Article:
The death of a Parisian girl’s mother drives the numbed teen to explore her dark side in first-time French helmer Rebecca Zlotowski’s uneven drama “Belle epine.” Unfolding with the disjointed logic of a bad dream, the pic never catches emotional fire — though not for lack of trying by fast-rising young star Lea Seydoux, who shows her range in a defiantly unglamorous performance. Likely to find more critical than popular support, item will reach more viewers in ancillary.
First shown as she’s strip-searched for shoplifting, schoolgirl Prudence Friedmann (Seydoux) seeks out fellow offender Maryline (Agathe Schlenker), who introduces her to the illegal motorbike race circuit at Rungis. Apart from the fact that Prudence is lonely (her father’s out of the country and her older sister has ankled her custodial responsibilities), it’s not completely clear why she is attracted to these leather-wearing lower class youths who gun their engines and talk endlessly of bike parts and oil spills, except that they, too, go a little too far.
The Rungis scene registers in stark contrast to Prudence’s Jewish bourgeois background, embodied by her friend Sonia (Anais Demoustier) and the rest of the Cohen family. But in a trance-like abandonment of who she is and where she comes from, Prudence allows her new acquaintances to wreck the Friedmann apartment and even sleeps with Franck (Johan Libereau), a rough lad who guts fish for a living, until another tragedy finally wakes her to her loss and her emotions.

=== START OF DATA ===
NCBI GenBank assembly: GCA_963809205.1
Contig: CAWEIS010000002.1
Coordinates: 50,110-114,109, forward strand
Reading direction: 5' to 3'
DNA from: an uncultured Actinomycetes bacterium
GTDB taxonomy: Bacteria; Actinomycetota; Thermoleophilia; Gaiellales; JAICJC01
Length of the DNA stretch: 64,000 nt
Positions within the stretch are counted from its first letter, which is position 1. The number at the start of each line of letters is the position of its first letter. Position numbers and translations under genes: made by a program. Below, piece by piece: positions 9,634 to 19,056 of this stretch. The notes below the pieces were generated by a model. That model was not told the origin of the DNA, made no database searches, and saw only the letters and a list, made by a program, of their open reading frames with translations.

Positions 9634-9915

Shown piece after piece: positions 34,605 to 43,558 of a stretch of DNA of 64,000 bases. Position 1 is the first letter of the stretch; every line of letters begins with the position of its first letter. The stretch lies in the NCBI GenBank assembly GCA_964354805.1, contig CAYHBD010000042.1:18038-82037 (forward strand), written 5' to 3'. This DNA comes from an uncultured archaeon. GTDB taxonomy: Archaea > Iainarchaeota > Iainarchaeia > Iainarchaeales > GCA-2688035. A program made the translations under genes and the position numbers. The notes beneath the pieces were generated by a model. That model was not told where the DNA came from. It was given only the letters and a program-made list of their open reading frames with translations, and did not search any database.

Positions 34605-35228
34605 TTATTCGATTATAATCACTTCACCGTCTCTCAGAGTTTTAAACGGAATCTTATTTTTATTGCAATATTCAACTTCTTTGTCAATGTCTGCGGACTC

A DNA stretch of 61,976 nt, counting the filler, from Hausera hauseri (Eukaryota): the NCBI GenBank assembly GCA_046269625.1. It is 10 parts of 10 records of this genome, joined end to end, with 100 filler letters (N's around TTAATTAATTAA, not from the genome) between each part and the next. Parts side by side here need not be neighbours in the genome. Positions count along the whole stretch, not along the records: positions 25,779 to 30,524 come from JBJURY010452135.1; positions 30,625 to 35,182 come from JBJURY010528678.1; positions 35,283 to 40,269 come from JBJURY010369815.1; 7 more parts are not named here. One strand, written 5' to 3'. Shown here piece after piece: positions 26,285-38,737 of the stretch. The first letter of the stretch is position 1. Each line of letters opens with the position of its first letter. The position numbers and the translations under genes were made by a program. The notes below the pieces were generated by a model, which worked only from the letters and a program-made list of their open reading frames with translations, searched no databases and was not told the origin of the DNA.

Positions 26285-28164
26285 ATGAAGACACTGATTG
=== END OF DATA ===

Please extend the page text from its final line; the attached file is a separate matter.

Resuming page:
An uneasy mix of subject matter that avoids introspection, the screenplay by Zlotowski and Gaelle Mace has the prickly feeling of unprocessed material brought out in therapy. This sensation of a past nightmare recalled is furthered by the production design’s lack of specific historic or geographic references, as well as pic’s many nighttime scenes.
On the plus side, however, Seydoux (appearing in three Cannes official selection titles) shows the goods that make her among France’s most sought-after young actresses, and strong craft credits exert an almost hypnotic spell.
Shooting in widescreen, vet lenser George Lechaptois manages both a gritty look and an impressionistic feel, while the resonant music by Rob provides the closest thing to an emotional hook.